G.R. No. 81561 January 18, 1991 PEOPLE OF THE PHILIPPINES, plaintiff-appellee vs. ANDRE MARTI, accused-appellant.

Facts: The proprietor of Manila Packing and Export Forwarders and her husband, following standard operating procedure, opened four gift wrapped boxes from which emerged a peculiar odor. They reported this to the NBI on the same day, and in the presence of said agents, opened the boxes which contained marijuana. The NBI filed an information against appellant for violation of RA 6425, Dangerous Drugs Act, but appellant contended that the evidence had been obtained in violation of consti rights against unreasonable search and seizure and privacy of communication. Issue: May an act of a private individual without the intervention and participation of the State, and allegedly in violation of appellant’s constitutional rights, be invoked against the State?

Held: No. It was the proprietor of the forwarding agency who made search/inspection of the packages, not the NBI, as appellant would have the Court believe. Said inspection was reasonable and a standard operating procedure on the part of the proprietor as a precautionary measure before delivery of packages to the Bureau of Customs or the Bureau of Posts. Second, the mere presence of the NBI agents did not convert the reasonable search the proprietor effected into a warrantless search and seizure proscribed by the Constitution. Merely to observe and look at that which is in plain sight is not a search. Outlawed is any unwarranted intrusion by the government, which is called upon to refrain from any invasion of his dwelling and to respect the privacies of his life. However, in the absence of governmental interference, the liberties granted by the Constitution cannot be invoked against the State. As held in Bernas vs. US, the Fourth Amendment and the law applying to it do not require exclusion of evidence obtained through a search by a private citizen; rather the amendment only proscribes government action. To agree with appellant that an act of a private individual in violation of the Bill of Rights should also be construed as an act of the State would result in serious legal complications and an absurd interpretation of the constitution. The constitutional proscription against unlawful searches and seizures therefore applies as a restraint directed only against the government and its agencies tasked with the enforcement of the law. Thus, it could only be invoked against the State to whom the restraint against arbitrary and unreasonable exercise of power is imposed.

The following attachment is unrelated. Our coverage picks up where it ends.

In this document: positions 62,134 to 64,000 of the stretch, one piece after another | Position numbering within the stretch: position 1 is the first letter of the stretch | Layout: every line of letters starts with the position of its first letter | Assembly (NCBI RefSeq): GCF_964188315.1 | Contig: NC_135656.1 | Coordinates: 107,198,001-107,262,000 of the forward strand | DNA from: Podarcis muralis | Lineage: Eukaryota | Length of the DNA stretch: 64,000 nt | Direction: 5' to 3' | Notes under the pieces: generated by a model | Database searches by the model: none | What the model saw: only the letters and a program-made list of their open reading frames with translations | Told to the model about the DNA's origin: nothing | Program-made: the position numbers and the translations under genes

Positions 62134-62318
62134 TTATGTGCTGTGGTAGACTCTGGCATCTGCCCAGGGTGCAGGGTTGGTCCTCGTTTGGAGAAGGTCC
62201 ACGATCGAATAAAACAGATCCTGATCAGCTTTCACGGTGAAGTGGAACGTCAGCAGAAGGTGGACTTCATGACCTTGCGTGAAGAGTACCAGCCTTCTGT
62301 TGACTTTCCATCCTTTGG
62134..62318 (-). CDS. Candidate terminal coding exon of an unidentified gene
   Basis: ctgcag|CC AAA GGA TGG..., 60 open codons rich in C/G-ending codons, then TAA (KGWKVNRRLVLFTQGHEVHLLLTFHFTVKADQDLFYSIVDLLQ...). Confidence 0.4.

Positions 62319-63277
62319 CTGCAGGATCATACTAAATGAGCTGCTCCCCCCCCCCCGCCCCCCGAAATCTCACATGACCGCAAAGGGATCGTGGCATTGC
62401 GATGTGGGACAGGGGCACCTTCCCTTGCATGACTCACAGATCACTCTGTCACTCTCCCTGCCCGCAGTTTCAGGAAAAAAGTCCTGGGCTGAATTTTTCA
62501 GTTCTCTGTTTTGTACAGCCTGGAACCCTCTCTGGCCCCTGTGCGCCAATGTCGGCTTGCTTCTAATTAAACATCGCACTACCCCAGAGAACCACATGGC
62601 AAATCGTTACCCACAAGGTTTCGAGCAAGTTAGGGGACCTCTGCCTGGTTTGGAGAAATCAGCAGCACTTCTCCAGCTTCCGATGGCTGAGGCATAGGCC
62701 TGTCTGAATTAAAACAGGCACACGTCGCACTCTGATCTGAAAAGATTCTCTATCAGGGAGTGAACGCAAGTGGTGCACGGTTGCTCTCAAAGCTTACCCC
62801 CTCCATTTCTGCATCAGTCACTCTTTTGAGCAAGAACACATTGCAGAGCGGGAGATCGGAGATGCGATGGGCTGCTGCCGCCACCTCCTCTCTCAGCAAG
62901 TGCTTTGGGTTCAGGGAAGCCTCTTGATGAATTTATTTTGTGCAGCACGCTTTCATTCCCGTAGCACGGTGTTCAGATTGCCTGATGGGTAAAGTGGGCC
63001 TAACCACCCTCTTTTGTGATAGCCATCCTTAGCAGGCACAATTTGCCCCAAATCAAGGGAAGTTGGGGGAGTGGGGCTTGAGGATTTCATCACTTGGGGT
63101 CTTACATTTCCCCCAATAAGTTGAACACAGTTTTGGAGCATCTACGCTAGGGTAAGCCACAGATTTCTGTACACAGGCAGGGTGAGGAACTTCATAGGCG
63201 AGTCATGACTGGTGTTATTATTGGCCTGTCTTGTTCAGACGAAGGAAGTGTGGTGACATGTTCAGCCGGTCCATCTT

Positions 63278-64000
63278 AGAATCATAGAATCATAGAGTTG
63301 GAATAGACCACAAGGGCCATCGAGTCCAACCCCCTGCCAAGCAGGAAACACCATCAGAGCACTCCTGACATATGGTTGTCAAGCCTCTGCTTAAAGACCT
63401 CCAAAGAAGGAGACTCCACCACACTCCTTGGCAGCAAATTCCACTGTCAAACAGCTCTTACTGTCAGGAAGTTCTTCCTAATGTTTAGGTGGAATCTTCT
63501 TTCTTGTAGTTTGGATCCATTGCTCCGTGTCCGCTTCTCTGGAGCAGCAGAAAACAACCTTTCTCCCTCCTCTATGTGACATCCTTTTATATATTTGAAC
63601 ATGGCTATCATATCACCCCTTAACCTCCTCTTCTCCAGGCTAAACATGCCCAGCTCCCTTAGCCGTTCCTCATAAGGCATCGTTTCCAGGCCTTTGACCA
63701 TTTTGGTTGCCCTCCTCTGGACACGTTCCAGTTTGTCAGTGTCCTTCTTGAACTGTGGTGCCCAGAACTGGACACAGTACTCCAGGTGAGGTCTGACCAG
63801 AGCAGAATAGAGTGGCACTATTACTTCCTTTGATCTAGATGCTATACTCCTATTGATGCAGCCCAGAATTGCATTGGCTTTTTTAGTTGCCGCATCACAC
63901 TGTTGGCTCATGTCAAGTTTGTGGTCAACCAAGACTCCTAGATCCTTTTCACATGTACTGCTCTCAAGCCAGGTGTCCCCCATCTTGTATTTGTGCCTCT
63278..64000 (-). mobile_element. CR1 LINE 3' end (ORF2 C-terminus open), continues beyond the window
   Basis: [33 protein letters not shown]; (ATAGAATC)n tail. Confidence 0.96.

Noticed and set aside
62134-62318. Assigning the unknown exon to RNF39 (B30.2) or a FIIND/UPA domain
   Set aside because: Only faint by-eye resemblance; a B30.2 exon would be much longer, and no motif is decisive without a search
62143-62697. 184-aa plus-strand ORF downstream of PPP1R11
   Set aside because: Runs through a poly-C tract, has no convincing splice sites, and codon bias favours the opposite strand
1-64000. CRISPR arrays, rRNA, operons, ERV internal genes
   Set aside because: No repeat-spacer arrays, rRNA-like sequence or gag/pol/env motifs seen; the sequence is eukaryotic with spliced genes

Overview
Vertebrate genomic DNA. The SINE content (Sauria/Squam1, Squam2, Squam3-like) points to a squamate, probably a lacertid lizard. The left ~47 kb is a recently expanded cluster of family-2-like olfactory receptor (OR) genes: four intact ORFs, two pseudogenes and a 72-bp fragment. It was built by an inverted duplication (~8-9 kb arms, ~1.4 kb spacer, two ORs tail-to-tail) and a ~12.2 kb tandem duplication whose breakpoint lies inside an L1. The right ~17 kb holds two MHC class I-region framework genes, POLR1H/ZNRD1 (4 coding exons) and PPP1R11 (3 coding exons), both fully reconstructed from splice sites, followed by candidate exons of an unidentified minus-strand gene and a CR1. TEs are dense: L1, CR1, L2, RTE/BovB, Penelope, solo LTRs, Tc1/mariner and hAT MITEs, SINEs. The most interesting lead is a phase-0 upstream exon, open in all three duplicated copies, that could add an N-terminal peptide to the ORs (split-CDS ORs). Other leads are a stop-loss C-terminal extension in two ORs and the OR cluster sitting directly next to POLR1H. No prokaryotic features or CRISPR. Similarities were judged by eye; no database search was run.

Sign up to vote on this title
UsefulNot useful